In all seriousness though, my job is to shadow Scalzi, in case he gets run over by a bus. Also, to act as his second because the President’s job is very time intensive. The VP exists to help manage the workload.
GD: How did you get involved with the likes of John Scalzi and Cory Doctorow?
MRK: I met them at different times but in pretty much the same way. Scalzi and I met at a convention because we had friends in common. We just started talking and hit it off.
At another convention Cory and I were on a panel together and then later realized how many friends we had in common. At some point, Subterranean Press asked me to narrate a short story for Cory and I think that was when we started chatting. In case you hadn’t noticed, both of them are very smart people and fun conversationalists.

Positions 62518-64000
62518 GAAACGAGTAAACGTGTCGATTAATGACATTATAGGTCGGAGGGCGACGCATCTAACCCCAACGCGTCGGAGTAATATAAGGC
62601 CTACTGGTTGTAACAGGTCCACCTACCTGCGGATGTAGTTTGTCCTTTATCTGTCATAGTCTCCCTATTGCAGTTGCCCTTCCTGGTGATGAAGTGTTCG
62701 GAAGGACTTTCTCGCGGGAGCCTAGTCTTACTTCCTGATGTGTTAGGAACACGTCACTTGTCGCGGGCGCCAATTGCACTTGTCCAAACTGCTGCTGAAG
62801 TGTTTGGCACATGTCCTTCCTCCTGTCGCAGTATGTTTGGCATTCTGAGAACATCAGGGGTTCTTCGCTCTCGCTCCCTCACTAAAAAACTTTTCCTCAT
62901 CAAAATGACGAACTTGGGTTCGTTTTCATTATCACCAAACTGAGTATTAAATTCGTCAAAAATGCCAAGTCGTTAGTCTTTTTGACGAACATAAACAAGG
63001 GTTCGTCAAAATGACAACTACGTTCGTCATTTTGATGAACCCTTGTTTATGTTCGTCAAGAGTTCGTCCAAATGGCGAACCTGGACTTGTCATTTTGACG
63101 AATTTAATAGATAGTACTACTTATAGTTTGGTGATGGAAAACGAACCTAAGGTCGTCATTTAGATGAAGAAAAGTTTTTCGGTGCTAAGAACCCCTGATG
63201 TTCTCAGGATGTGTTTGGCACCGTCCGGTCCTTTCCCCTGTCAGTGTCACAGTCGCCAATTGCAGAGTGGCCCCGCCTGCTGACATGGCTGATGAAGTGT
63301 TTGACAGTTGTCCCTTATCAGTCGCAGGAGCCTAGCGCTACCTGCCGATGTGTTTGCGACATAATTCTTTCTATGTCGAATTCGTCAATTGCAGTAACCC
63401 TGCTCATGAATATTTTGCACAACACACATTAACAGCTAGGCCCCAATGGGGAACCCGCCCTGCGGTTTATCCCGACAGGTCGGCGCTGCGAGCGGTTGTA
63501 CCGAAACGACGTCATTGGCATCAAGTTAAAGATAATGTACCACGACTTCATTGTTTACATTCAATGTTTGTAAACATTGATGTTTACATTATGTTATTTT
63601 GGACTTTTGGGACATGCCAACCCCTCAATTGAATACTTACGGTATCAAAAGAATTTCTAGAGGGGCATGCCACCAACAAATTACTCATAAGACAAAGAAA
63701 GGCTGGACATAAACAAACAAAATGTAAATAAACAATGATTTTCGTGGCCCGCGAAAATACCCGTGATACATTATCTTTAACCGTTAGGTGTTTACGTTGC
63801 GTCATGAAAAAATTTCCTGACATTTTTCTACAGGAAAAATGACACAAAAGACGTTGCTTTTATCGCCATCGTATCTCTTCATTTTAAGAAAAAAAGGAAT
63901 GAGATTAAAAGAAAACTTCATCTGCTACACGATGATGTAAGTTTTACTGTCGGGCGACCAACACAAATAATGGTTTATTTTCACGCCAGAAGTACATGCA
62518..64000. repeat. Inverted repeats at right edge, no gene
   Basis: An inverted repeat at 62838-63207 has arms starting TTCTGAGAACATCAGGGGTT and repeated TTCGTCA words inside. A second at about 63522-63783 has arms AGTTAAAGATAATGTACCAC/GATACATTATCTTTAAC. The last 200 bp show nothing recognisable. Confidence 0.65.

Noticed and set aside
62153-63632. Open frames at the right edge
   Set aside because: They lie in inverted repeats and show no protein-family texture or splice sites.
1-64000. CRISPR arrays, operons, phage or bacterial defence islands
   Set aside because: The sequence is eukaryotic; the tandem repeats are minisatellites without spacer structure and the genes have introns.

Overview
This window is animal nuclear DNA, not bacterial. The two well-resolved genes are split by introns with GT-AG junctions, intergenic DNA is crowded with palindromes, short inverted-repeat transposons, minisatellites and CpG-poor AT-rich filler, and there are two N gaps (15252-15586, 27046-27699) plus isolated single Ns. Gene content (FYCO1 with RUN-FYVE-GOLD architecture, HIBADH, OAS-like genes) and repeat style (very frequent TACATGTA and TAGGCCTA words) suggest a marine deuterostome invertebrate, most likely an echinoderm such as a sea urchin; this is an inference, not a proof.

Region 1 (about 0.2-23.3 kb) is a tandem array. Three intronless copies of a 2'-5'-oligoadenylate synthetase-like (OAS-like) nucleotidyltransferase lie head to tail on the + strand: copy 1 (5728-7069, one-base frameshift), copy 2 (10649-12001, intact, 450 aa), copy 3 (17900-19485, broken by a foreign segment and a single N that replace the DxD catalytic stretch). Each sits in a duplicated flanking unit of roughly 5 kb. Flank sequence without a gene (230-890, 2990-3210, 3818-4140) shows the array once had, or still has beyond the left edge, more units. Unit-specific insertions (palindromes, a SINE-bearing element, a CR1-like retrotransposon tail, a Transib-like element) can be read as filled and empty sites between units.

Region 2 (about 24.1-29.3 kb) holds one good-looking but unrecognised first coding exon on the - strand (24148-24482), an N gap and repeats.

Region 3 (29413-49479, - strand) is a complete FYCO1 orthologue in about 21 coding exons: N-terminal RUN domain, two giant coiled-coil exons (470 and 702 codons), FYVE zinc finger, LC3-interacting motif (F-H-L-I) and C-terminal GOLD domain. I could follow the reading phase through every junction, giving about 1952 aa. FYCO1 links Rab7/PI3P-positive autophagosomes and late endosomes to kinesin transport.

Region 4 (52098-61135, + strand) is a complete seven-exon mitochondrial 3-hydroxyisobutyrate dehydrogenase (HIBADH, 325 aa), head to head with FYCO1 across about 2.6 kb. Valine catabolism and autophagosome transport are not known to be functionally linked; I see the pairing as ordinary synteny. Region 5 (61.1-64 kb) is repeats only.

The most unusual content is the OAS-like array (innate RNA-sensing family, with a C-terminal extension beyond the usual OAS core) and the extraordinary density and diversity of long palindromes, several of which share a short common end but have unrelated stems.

GD: I read that the idea of world building helped to integrate some of your interests. How do you use world building in your work?
MRK: World building is a short hand way of talking about all the puzzle pieces that go into making a story consistent, from the characters to the way the cultures are presented. In puppetry, my training was to look at the parameters of the show and decided on the style of puppetry based on that. For me that carries over into the way I approach fiction.
For instance, with Shades of Milk and Honey, I’d been reading Persuasion, by Jane Austen, and wondered why there weren’t many intimate stories like that in fantasy. So I sat down trying to come up with a story that didn’t involve saving the world from Certain! Doom! and a giant quest.